Govt borrows 55% more this fiscal as lockdowns hit revenue collections

Indicating a massive revenue crunch due to the second wave of the pandemic that has forced many states to declare full lockdowns for almost two months now, the Centre has borrowed Rs 2.1 lakh crore so far this fiscal -- a whopping 55 per cent more than what it was a year ago.

But thanks to the deft yield management by the central bank, the only saving grace has been the low cost of the money raised so as despite the steeply higher drawdowns, the average cost of the money for the government has been under check and at the Friday's auction, it is paying only 6.08 per cent, much lower than last year and the same as last week, chief economist of Care Ratings Madan Sabnavis said on Friday.

The market borrowing of Rs 2.1 lakh crore is 17.5 per cent of the budgeted debt creation of Rs 12.05 lakh crore for the full year and 30 per cent of the first half borrowings calendar of Rs 7.24 lakh crore, he said.

He further said total borrowings by the Centre so far this fiscal is a whopping 55 per cent more than the same period last year and attributed it to the lockdowns in most states and the resultant impact on revenue collections.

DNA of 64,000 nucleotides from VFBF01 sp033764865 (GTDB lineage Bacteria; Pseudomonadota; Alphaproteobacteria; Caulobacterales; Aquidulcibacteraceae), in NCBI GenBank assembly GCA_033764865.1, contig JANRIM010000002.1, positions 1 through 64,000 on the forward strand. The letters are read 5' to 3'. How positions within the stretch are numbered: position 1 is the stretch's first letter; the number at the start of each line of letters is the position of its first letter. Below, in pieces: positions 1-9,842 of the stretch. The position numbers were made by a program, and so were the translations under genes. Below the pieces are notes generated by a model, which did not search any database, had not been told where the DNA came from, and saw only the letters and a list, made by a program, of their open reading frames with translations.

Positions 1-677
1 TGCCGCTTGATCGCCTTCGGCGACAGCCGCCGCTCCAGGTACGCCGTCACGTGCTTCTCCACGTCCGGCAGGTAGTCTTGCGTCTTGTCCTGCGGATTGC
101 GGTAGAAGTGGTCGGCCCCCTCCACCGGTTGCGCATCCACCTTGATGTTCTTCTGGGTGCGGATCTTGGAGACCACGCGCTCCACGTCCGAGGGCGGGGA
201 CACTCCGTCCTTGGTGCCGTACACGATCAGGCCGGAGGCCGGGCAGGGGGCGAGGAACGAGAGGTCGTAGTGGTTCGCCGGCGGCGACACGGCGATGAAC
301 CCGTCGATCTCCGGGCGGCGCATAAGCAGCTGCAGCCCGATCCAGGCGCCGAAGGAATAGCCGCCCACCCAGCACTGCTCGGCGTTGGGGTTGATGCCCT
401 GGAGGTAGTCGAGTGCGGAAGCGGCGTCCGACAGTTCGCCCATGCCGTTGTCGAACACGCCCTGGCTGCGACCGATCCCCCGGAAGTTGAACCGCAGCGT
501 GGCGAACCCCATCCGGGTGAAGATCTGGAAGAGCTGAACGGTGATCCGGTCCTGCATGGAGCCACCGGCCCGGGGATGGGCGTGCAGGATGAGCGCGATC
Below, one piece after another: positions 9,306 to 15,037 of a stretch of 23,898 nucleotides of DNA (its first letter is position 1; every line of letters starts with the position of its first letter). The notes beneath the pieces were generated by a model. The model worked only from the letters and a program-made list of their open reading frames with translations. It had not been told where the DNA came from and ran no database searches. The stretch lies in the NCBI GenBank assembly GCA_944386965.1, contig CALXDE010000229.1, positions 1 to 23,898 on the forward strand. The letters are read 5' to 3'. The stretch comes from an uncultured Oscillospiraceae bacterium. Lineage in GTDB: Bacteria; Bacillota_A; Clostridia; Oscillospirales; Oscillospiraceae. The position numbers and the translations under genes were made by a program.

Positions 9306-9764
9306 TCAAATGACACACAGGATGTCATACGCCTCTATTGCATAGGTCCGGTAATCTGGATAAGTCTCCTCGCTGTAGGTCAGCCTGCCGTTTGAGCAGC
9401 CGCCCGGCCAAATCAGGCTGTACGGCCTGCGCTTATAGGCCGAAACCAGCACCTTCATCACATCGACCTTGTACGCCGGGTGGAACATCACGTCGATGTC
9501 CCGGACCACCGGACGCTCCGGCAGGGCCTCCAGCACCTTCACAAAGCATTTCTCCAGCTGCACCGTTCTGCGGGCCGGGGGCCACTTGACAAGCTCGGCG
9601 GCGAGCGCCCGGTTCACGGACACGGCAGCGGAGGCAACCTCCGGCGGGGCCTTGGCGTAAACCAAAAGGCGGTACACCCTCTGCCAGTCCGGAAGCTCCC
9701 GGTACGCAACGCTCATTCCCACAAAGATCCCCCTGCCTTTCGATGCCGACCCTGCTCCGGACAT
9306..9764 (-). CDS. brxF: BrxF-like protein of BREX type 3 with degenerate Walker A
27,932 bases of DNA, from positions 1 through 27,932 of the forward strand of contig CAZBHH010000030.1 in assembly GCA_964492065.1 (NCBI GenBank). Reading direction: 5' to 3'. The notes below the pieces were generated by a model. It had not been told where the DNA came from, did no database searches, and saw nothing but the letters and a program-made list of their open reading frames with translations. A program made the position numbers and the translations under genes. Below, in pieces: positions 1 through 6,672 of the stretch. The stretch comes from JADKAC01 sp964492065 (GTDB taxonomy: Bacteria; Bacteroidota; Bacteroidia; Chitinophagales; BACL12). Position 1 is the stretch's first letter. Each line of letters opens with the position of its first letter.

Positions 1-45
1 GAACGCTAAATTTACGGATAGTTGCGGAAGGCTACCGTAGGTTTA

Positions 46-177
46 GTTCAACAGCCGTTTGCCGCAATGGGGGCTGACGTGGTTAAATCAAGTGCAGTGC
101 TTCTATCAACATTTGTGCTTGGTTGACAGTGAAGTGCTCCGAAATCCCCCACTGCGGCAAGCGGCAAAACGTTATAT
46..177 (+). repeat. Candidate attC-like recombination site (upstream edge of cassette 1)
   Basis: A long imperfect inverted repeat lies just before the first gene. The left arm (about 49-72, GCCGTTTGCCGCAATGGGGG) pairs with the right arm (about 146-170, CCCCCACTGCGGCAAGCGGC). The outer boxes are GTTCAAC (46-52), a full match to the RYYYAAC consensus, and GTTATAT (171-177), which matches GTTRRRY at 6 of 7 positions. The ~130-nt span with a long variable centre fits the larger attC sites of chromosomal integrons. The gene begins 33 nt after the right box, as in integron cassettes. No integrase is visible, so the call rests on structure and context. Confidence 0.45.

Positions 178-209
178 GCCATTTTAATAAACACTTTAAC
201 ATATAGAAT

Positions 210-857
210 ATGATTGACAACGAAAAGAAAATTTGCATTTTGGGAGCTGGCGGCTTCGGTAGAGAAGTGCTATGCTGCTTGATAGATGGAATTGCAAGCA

At the latest borrowing on Friday, the government borrowed only Rs 26,550 crore of the Rs 32,000 crore notified. Of the total bids worth Rs 19,114 crore were accepted by the RBI while bids for Rs 7,437 crore were devolved to the primary dealers.

However, the total borrowing for the week is Rs 550 crore more than the notified amount but is 30 per cent lower than the previous week. Total market borrowings are in May climbed to Rs 1.1 lakh crore, Rs 6,545 crore more than in April.

The amount exercised under the green shoe option so far this year rose to Rs 23,398 crore while total amount devolved to the primary dealer is Rs 18,363 crore.

The weighted average yields in this auction remained unchanged at 6.08 per cent, same as last week's.

Of the total borrowing this fiscal, 24 per cent is via 14-year GSecs, 17 per cent via five-year bonds and around 15 per cent via the 10-year bonds. For the 2-year bonds maturing in 2023, there was an over-subscription of Rs 550 crore.

(Only the headline and picture of this report may have been reworked by the Business Standard staff; the rest of the content is auto-generated from a syndicated feed.)

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